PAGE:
Clarity and Cut

Clarity refers to the internal flaws (inclusions) or the external blemishes of a stone. A flawless colored gemstone is rarer than a flawless diamond. However, even though clarity is important, it does not carry the premium that perfection has with diamonds. For example, a valuable emerald will be heavily included, as the natural process of emerald formation is violent, resulting in many natural flaws in even the most expensive of emeralds. In addition, lighter colored stones need to be cleaner, as their flaws show up more easily. Darker colored stones can hide their defects easier because of the depth of their color.

The location and the type of the inclusion or blemish is what are important with colored stones. For example, if there is a large crack on the surface of the stone, this can interrupt movement of light through the stone, and it may weaken the stone's durability. A large crack would probably detract from the stone's beauty and reduce its value. However, if the crack is small and positioned in a less noticeable area in the stone, then it will not affect durability, beauty, or price as much as a prominent flaw.

Inclusions may be also used to identify the origin of a stone. For example, Burmese rubies have unique inclusions such as unusual crystal formations that will identify the stone as having a Burmese origin. African rubies will not have these unique inclusions, but will contain their own unique inclusions, as the geological processes of their formation were different from their Burmese cousins.

More about Inclusions

Most gemstones will have tiny natural irregularities called inclusions. Most inclusions are not visible with the naked eye, usually you need to use 10X magnification to see these inclusions, however larger ones can be seen with the unaided eye. These irregularities may be substances such as an unfilled cavity, a small crystal, a fracture, or a growth pattern within the gem.

Inclusions can be divided into three categories:
Cavities: These may be formed during the gems primary growth or its later growth. These inclusions can be filled with combinations of liquid, gasses, or solids.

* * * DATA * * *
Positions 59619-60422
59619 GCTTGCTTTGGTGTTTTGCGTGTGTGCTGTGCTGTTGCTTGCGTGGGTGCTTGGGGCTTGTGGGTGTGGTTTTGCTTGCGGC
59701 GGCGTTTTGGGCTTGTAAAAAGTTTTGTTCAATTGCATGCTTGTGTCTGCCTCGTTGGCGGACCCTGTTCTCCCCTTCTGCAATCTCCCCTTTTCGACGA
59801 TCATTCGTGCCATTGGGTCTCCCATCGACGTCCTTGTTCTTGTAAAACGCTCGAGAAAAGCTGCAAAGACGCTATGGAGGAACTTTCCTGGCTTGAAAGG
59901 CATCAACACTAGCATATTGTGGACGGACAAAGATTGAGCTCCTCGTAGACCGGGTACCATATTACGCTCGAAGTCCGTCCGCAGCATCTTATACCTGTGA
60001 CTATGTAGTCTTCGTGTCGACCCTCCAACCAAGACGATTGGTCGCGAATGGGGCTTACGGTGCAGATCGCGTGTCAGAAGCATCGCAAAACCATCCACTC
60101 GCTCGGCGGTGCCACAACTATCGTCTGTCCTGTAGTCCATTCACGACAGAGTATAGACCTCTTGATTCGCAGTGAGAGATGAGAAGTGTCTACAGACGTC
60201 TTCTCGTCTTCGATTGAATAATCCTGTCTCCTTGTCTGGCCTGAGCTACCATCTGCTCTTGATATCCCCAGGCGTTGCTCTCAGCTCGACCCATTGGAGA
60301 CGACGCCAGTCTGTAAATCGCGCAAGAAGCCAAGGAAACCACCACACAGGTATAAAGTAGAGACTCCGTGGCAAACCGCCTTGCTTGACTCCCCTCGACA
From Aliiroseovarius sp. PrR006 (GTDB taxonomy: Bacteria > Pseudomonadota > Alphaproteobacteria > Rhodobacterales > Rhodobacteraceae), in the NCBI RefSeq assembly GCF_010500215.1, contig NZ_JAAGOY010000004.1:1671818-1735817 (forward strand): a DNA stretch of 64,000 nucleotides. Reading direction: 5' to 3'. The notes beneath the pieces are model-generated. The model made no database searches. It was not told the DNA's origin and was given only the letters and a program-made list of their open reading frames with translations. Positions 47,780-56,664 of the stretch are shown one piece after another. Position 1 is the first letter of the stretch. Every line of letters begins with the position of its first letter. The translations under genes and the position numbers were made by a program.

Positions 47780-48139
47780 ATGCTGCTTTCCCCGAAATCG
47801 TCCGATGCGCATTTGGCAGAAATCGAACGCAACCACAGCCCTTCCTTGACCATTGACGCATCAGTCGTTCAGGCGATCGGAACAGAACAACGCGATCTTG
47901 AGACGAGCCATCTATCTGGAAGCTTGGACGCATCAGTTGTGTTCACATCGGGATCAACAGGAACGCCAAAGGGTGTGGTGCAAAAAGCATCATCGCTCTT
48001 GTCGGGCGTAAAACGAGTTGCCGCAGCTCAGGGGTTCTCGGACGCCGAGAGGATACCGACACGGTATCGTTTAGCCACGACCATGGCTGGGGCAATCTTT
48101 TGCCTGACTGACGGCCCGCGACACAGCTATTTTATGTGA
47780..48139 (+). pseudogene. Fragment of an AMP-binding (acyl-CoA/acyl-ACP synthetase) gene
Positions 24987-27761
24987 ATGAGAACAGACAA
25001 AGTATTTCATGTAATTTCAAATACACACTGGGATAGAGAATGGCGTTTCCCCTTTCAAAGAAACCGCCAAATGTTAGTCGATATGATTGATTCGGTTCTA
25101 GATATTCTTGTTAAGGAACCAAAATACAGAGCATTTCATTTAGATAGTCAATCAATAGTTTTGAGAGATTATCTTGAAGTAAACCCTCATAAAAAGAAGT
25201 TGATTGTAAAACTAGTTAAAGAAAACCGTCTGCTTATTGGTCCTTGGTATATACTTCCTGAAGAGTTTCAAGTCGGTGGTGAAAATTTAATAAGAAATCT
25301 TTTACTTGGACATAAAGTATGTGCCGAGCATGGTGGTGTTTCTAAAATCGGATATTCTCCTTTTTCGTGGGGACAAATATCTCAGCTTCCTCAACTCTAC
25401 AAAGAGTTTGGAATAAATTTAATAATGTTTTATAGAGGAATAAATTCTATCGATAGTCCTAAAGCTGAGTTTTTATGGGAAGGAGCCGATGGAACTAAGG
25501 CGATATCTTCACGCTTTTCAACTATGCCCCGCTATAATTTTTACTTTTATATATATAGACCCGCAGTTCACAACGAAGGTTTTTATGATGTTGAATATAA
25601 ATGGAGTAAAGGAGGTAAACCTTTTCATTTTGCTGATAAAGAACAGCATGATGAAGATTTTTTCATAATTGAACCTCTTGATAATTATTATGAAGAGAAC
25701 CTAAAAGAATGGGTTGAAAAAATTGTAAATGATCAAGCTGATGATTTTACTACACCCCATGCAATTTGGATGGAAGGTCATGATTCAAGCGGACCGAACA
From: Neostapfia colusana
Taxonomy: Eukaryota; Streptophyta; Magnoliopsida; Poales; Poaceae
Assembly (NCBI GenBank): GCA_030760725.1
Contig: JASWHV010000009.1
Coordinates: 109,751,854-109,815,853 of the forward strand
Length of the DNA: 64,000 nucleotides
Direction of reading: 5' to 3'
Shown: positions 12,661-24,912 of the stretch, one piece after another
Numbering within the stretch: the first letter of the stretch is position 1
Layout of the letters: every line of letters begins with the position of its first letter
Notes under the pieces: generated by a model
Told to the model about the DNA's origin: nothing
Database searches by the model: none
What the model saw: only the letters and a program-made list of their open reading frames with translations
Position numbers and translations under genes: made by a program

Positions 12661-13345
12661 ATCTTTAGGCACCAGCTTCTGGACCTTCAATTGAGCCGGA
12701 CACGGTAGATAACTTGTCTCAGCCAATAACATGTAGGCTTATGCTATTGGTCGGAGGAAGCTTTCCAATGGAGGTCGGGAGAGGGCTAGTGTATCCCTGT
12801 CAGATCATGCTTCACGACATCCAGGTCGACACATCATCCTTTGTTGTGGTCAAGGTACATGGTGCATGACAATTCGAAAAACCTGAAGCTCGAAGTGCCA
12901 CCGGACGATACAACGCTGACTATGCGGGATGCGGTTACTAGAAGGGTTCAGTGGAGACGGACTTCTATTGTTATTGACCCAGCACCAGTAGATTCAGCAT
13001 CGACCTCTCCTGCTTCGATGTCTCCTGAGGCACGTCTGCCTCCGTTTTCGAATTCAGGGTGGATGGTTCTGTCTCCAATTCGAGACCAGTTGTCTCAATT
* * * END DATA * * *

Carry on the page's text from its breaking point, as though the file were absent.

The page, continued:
Growth Phenomena: A few examples of this are solid crystals, natural glass, and limonite tubes (hollow channels stained by iron compounds).
Solids: A few examples of this are solid crystals, natural glass, and white mica inclusions.

Most gemstones will have some inclusions, and some stones have more inclusions than other stones. For example, emeralds are known to be much more included than sapphires. Here is a table that lists the basic inclusion frequency in common gemstones.


Generally completely clean Generally eye clean Generally eye included

Golden beryl
Pink beryl

most red garnets

Smoky quartz
Pale amethyst








Red, orange, etc.


Chrome, green

Blue, green, etc.

Red beryl

Red Tourmaline
Paraiba Tourmaline


Stones either are cut with facets, or are non-faceted, such as the cabochon cut. The cabochon cut is a facetless cut that produces a smooth surface. Usually, this is a rounded dome shape, or sometimes a squarish dome shape. Cabochons are growing in popularity again, as many people prefer the more subtle, softer look of the cabochon. Some gem lovers claim cabochon cuts have stronger, healthier colors.

Of course, stones are more commonly cut with facets. The angle, number, and placement of the facets are carefully planned to insure the largest amount of life is reflected within the stones body. This will insure the stone's color and brilliance will be displayed at their fullest advantage.

The way a stone is cut probably has the greatest impact on the stone's beauty. The most popular fashioning methods of colored gemstones may be divided in four categories:

* Brilliant-Cuts
* Step-Cuts
* Mixed-Cuts
* Cabochon


Brilliant Cut Gemstones Brilliant Cut Gemstones Brilliant Cut Gemstones

The brilliant cut is popular for many colored gemstones. It ensures that maximum light is reflected out through the front (table) giving brightness and fire.

Heightening light refraction, the brilliant has many facets. Oval produces a larger appearance from a smaller carat weight.


Step Cut Gemstones Step Cut Gemstones Step Cut Gemstones

Variations are square, octagon, some ovals, baguette, and other table cuts. This cut is often known as the "emerald cut" and is intended to intensify a stone's color.


Mixed-Cut stones are usually cut as brilliants, with the pavilions step-cut.

Mixed Cut Gemstones Mixed Cut Gemstones Mixed Cut Gemstones

Sapphires and Rubies, and most transparent color gemstones are cut in this style. Variations are the cushion, pear or teardrop, plus some oval cuts.


Dark-colored stones gemstones, including those that are translucent or opaque, such as opal and jade and are often polished rather than faceted. This cut is also used to produce such effects as cats-eye and star effect. In addition, stones that are heavily included may be cut in a cabochon cut as it is a better cut for hiding these unattractive inclusions.

Cabochon Gemstones Cabochon Gemstones Cabochon Gemstones

Cabochons have a smooth, rounded surface with no facets. The bottom of the stone is flat or nearly flat.